It takes more than a cup of strong coffee and a shower to recover from a night of binge drinking. Young binge drinkers were found to have poor cardiovascular health similar to older adults with a lifetime history of drinking, according to a new study published in the Journal of the American College of Cardiology.

Although a lot of evidence shows the heart-healthy effects of a glass of red wine with dinner, binge drinking has immediate negative consequences.

Binge drinking is defined as having 5 or more drinks in a 2 hour period for men, 4 or more drinks in 2 hours for women. Practiced by nearly half of students on college campuses, the dangerous behavior poses the obvious risks from drunk driving, impulsive behavior, and even death from poisoning. The new research a few heavy nights of drinking could have long-term effects as well.

Researchers at the University of Illinois, Chicago studied the cardiovascular health, arteries, and vessels of 38 healthy, non-smoking young men and women ages 18-25. Participants on average had six binge-drinking episodes over the past month and a 4 year history of the behavior. They were tested one to four days after their most recent episode.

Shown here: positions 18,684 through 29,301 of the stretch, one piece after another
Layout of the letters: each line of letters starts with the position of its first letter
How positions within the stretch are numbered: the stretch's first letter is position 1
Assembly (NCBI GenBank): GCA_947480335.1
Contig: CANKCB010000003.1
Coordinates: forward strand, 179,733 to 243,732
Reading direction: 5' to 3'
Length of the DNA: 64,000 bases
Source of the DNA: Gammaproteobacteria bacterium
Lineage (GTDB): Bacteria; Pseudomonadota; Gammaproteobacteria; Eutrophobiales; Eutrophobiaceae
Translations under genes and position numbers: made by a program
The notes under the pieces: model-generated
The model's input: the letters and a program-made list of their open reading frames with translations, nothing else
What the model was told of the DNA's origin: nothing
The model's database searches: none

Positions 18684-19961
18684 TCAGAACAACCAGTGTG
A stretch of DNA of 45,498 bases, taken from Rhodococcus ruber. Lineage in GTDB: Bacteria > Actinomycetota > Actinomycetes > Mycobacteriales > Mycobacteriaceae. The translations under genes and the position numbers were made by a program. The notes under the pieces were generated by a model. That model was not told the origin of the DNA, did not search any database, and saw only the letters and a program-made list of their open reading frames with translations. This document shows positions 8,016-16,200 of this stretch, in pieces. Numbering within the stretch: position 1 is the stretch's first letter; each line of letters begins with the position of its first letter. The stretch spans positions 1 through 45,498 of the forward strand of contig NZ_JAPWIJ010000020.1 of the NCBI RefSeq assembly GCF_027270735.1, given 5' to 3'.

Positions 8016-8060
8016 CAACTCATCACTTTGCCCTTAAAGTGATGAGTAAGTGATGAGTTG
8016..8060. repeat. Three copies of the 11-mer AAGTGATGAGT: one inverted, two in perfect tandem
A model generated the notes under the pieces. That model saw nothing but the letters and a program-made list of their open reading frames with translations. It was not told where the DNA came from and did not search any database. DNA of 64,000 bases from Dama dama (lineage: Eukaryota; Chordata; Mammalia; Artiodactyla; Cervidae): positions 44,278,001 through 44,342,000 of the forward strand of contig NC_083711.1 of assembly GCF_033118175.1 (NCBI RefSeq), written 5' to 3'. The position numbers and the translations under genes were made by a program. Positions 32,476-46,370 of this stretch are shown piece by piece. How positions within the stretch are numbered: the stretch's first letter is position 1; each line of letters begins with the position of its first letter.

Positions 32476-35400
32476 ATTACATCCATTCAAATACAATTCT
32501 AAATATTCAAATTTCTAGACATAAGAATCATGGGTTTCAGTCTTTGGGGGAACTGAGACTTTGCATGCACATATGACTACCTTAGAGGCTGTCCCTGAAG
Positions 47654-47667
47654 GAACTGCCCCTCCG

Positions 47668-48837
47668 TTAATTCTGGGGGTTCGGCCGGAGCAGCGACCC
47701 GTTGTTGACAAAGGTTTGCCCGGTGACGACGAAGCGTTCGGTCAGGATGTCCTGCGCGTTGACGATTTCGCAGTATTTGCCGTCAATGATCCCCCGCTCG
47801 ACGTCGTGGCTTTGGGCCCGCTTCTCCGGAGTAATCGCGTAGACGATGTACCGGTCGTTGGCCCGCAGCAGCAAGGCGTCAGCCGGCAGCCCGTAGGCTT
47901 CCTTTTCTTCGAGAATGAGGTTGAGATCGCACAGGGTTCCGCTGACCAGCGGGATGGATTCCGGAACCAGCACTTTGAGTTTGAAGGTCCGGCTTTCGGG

The arteries and vessels in these young, otherwise healthy people resembled those of individuals who have a lifetime history of daily heavy alcohol consumption, equivalen to 6 or more drinks a day over more than 8 years. Negative changes were observed in smooth muscle and epithelial tissue, which are responsible for regulating blood flow in vessels.

This type of damage to the blood vessels is a precursor to atherosclerosis, a condition in which the arteries harden, which leads to a buildup of fatty deposits and cholesterol. Atherosclerosis, in turn, could lead to heart attacks, stroke, and other cardiovascular events.

Binge drinking among adults 40-60 is associated with an increased stroke, sudden cardiac death, and heart attack. This study is the first to show the negative health effects of binge drinking in young, healthy people. Although the study participants had no increases in blood pressure or cholesterol, the classic risk factors for cardiovascular disease, the changes observed in their bodies were similar to older people with these risk factors.

"Regular binge drinking is one of the most serious public health problems confronting our college campuses, and drinking on college campuses has become more pervasive and destructive," said lead author Shane A. Phillips, PT, PhD, associate professor and associate head of physical therapy at the University of Illinois at Chicago. "Binge drinking is neurotoxic and our data support that there may be serious cardiovascular consequences in young adults."